Turkey’s unremitting attacks using drones, fighter jets and special operations forces are squeezing the PKK like never before, with a growing number of middle-level and senior cadres getting picked off by armed drones. Iraqi Kurdish civilians caught in the crossfire have had to evacuate their villages in droves to avoid getting killed. There are no exact figures, but since Turkey began conducting cross-border operations inside Iraqi Kurdistan over three decades ago, dozens of civilians are thought to have perished along with hundreds of sheep.

The Kurdistan Regional Government (KRG) has tried to push back, pointing fingers at Turkey and the PKK alike, saying the latter’s presence has invited Turkish retaliation. But the KRG can only push Ankara so far. Turkey is the sole outlet for Kurdish oil exported via a pipeline running to the southern Mediterranean port of Ceyhan. As Turkey has over 5,000 troops deployed across the Iraqi Kurdish region — at least double the number of US forces in Iraq — it would be almost impossible for the Iraqi army, let alone the Iraqi Kurdish peshmerga, to dislodge the Turks at this point.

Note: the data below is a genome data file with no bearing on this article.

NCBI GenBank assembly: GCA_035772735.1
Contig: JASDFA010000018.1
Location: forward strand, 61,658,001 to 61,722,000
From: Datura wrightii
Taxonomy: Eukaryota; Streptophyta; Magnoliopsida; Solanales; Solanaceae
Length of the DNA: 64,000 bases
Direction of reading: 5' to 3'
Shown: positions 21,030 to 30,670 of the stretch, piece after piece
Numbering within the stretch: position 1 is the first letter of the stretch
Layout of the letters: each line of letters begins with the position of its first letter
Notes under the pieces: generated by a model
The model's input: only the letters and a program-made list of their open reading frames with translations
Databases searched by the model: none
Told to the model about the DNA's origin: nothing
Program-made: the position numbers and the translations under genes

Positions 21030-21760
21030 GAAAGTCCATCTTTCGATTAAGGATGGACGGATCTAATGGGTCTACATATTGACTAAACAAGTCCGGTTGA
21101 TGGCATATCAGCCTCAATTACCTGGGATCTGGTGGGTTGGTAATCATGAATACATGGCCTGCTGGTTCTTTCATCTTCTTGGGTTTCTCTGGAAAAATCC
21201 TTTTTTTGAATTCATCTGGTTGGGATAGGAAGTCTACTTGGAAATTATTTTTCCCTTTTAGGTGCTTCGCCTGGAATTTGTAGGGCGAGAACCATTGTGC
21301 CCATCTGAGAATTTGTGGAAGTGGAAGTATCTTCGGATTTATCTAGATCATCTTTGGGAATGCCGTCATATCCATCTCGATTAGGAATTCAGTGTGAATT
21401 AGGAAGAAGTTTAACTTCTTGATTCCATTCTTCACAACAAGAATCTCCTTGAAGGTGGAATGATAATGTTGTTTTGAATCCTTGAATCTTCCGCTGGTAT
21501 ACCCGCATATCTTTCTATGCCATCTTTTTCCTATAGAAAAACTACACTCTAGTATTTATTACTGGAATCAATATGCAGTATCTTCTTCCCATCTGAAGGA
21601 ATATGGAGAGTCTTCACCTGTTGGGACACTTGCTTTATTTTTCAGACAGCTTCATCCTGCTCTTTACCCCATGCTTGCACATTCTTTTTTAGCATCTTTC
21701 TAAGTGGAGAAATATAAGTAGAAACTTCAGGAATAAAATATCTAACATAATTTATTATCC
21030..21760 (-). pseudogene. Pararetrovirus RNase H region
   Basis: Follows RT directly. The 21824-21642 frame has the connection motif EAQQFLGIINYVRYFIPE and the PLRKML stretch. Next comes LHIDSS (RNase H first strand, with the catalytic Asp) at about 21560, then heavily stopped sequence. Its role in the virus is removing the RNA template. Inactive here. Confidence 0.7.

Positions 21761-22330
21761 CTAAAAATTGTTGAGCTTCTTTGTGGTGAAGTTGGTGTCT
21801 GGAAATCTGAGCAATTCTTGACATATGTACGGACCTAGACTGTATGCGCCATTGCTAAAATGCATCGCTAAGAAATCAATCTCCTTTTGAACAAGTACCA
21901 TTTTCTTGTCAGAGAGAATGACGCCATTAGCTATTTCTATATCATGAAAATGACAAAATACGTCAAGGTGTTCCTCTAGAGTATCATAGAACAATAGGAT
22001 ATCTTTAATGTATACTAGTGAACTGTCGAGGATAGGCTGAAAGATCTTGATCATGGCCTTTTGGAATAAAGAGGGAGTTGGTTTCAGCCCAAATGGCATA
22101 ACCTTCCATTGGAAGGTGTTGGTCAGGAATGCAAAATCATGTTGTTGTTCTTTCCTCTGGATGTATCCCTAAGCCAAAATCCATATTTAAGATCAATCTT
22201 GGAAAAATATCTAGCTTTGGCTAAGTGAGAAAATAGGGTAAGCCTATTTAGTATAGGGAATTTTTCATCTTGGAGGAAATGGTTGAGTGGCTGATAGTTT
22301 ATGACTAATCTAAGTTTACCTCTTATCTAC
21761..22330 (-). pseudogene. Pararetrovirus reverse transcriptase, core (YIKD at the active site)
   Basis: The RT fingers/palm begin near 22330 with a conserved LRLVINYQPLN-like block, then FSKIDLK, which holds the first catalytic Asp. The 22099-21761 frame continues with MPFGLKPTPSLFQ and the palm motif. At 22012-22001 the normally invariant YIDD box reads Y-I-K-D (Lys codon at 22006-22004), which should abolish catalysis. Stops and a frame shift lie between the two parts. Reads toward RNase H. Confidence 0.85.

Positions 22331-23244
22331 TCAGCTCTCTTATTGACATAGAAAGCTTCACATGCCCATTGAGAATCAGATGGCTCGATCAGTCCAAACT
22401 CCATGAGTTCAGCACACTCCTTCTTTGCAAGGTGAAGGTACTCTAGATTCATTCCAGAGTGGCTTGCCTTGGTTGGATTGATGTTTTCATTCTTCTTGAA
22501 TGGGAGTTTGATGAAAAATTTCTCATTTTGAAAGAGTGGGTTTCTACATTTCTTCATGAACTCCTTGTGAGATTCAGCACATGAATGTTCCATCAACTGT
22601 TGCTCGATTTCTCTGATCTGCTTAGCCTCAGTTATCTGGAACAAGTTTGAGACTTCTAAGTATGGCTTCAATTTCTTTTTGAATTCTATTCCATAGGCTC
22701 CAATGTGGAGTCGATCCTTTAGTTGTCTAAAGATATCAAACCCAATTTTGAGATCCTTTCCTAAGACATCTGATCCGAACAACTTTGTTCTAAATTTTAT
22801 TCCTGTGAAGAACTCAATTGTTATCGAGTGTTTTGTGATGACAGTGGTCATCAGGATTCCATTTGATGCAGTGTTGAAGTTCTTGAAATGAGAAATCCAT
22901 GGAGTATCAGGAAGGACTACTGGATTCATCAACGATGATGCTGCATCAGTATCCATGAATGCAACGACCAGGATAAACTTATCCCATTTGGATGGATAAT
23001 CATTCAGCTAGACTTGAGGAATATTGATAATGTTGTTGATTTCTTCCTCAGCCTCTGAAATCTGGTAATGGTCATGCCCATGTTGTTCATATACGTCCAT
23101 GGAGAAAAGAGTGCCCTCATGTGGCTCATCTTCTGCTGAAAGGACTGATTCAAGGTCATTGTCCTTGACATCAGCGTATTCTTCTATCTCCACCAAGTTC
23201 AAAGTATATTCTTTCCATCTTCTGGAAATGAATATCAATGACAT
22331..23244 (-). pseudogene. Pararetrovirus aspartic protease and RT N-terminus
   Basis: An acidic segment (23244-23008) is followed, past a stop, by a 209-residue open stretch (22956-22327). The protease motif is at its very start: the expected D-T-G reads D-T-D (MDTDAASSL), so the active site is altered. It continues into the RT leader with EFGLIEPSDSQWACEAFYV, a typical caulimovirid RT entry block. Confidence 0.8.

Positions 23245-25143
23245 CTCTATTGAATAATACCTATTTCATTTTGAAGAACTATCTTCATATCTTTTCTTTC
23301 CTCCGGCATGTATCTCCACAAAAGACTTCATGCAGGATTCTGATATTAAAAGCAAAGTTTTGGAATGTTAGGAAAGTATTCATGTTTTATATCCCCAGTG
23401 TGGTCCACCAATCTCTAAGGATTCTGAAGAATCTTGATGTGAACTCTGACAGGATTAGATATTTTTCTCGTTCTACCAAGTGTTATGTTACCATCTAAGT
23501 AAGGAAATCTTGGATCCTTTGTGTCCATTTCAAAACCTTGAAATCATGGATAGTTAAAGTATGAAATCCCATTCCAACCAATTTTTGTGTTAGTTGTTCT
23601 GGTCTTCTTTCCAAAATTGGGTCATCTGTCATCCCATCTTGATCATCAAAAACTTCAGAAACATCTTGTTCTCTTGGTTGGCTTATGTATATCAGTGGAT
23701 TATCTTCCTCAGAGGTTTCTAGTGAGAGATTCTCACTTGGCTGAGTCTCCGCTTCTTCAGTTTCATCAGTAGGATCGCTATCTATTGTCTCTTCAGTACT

Arzu Yildiz, a Turkish journalist and fierce Erdogan critic who lives in exile in Canada, said she thinks Erdogan’s talk of attacking Makhmour is of a piece with his strategy of stirring nationalist anger to divert from the country’s snowballing economic problems, notably high levels of youth unemployment, rising food prices and a melting Turkish lira. “From the past till the present such operations are used to conjure enemies, to shift attention from Turkey’s real problems and to mobilize nationalist and religious sentiments to this end,” Yildiz said.